Austrian law mandates that, with a few exceptions, shops remain closed on Sundays. Raised according to old-school, Dutch-American Sabbath observance—bike-riding is okay, football-watching is reluctantly winked at, but any practice of commerce, tithes excluded, is very much frowned upon—I could have taken this as a comfort, a federally ordained slice of familiarity.
Instead I stood there, quaking in the checkout line. I’d been in Austria, my home for the next two years, for four days and had lived, to that point, almost exclusively on kebab and sausage from street side stands.
It was early Saturday evening, and I’d slipped in the door of my local Billa—short for Billiger Laden, or Cheap Shop—ten minutes before closing. Immediately I felt like I should apologize. This is probably because 1. Contrary to American cultural commandment, in Austria the customer is pretty much always wrong and 2. There’s an exponentially positive correlation between the feeling of anonymity and guilty self-awareness. And I, the alien within their gates, was feeling particularly anonymous.
I had scrambled for the essentials—cheap pasta, cold beer, a handful of produce—and had picked up a Milka chocolate bar from where the tabloids and gossip magazines would have been at home. By the time I reached the Kasse—checkout aisle—an expanding queue of Saturday night shoppers had begun to grow restless. Behind me stood a frail-seeming Austrian woman, who I later learned was only adhering to Austrian cultural commandment when she demanded the opening of second register.
“Zweite Kasse, bitte!” I shivered.
Had I been less desperate, I might have stayed home. Instead, I pocketed the spare change on my desk—€9.83!—and set out for the grocery store. Desperate for what, exactly? Cheap pasta, cold beer, sure, but mostly for proof that I existed in this new place, that I wasn’t hiding.
In a week I’d be teaching foreign faces in a foreign building in a foreign country. Until then I was a stranger in a place that would be, or at least was supposed to be but wasn’t yet, home. I knew no one and had little to do. So I walked around, cloaking myself in pedestrian anonymity, occasionally completing one or another task in my checklist of expat to-do’s.
On the first day I registered with the city government. I shuffled into the city hall and submitted a form declaring my occupation, religion, and residency. On the second day I opened a bank account; a jovial banker, whom I now remember fondly as Austria’s lone apostle for customer service, gave me a cappuccino before I signed on the dotted line. On the third day I bought a cell phone, a gray Nokia pay-as-you-go brick. It came with a wallet size plastic card listing my phone number, a PIN code, and the long-distance calling rates.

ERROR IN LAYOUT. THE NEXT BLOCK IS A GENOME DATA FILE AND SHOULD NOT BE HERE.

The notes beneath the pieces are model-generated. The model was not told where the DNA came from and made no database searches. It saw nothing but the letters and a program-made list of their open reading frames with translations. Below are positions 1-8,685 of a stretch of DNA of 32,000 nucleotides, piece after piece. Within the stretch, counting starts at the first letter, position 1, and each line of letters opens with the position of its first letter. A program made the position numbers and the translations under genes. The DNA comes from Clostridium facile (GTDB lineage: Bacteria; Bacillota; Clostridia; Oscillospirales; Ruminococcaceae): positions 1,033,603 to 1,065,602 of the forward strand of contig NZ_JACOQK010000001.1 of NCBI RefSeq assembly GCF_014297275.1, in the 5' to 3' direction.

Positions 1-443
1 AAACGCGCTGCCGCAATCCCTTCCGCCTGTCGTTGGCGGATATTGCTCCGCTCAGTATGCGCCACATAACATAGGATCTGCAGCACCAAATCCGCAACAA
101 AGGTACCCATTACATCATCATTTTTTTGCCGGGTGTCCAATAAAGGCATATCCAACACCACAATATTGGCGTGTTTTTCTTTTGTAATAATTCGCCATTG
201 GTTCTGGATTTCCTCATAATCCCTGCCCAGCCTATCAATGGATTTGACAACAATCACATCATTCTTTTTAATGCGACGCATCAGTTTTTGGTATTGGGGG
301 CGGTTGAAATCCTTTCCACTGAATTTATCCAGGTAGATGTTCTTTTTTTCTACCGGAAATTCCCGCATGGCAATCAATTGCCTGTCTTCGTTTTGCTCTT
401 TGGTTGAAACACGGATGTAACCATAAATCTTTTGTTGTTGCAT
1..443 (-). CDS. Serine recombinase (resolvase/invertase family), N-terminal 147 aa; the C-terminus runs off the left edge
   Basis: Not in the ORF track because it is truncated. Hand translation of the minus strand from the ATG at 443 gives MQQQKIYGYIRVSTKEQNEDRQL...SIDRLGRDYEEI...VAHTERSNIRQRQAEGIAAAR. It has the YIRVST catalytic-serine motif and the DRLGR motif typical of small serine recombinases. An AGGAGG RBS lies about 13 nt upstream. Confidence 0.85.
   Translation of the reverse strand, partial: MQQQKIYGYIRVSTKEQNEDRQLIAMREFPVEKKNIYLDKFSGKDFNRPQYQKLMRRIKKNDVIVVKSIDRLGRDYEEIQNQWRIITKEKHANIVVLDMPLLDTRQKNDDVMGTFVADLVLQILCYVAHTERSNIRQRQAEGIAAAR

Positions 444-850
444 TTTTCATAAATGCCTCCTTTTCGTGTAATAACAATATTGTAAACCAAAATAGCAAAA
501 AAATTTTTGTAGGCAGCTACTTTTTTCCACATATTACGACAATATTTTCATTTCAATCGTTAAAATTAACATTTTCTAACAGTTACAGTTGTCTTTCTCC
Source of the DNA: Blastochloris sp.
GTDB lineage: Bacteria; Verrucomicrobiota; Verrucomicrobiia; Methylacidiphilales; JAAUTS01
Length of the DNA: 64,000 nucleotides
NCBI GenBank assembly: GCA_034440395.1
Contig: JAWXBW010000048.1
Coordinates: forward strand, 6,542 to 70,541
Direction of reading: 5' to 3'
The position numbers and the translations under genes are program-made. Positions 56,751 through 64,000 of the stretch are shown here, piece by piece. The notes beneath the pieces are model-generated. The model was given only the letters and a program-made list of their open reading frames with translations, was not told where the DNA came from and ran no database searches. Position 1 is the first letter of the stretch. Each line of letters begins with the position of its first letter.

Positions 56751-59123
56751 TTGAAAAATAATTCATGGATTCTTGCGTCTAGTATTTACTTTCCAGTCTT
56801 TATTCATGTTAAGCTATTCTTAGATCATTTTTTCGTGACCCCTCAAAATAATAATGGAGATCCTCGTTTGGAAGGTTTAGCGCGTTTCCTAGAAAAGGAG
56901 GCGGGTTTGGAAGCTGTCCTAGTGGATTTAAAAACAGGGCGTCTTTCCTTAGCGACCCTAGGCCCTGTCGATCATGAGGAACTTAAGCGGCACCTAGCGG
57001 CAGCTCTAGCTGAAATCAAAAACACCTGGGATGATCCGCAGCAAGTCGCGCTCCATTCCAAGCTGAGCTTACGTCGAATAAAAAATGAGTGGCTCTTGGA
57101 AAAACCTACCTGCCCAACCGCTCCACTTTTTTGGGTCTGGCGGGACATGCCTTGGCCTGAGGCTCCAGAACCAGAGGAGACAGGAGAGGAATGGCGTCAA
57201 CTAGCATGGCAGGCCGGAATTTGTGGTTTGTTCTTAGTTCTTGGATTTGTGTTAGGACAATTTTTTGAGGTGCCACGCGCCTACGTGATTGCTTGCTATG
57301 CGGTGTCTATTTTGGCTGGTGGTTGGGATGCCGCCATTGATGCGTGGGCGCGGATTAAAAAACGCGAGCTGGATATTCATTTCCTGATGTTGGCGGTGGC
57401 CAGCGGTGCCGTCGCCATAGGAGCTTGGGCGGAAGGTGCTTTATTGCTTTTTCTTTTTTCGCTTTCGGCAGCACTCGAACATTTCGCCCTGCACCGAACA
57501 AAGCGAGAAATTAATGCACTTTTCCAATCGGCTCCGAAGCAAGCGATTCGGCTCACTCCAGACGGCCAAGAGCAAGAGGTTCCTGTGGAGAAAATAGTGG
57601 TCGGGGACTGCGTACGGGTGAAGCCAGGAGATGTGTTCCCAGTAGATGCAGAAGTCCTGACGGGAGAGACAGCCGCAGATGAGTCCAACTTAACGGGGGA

In a post-fall world, I realized, the Genesis story begins with bureaucracy and proceeds through the impatient checkout line of an Austrian supermarket. And there I was, evening on the fourth day.
Per the frail-seeming woman’s sharp request, they opened a second register, which made me next in line. I stepped forward, knees trembling, and fumbled my items onto the conveyer belt, where they were scanned and rung up before I could decide whether to respond to the cashier’s greeting in the formal or the informal.
In Austria, you are the bagger. This is a country that shares a language and a complicated sibling relationship with Germany, home of the Albrecht brothers, founders of Aldi. It’s up to you to greet, bag, and pay before the frail-seeming woman behind you sighs and asks for a zweite Kasse. Austria is a Catholic country, and sometimes these rituals feel like the rushed litany of a Latin Mass might to an outsider—routine, yes, monotonous, perhaps, but replete with meaning that’s only partially understood.
“Grüβ Gott,” (God’s greetings).
Three seconds too late, I returned the cashier’s benediction in the formal. I then struggled to collect my items by hand, briefly contemplated which of my purchases I could most easily part with—beer or green peppers?—and finally listened to the cashier’s stern suggestion that I just buy a bag. I fished around my pockets for a loose euro coin, but was interrupted by a tap on my shoulder, a frail-seeming hand extending me a euro. Sheepish, I took the coin, bought a bag, and gathered my groceries.
I took the long way home, walking along the river. The sun barely hung over the hills but cast a ribbon of gold light on the gray Danube. And there was morning the next day.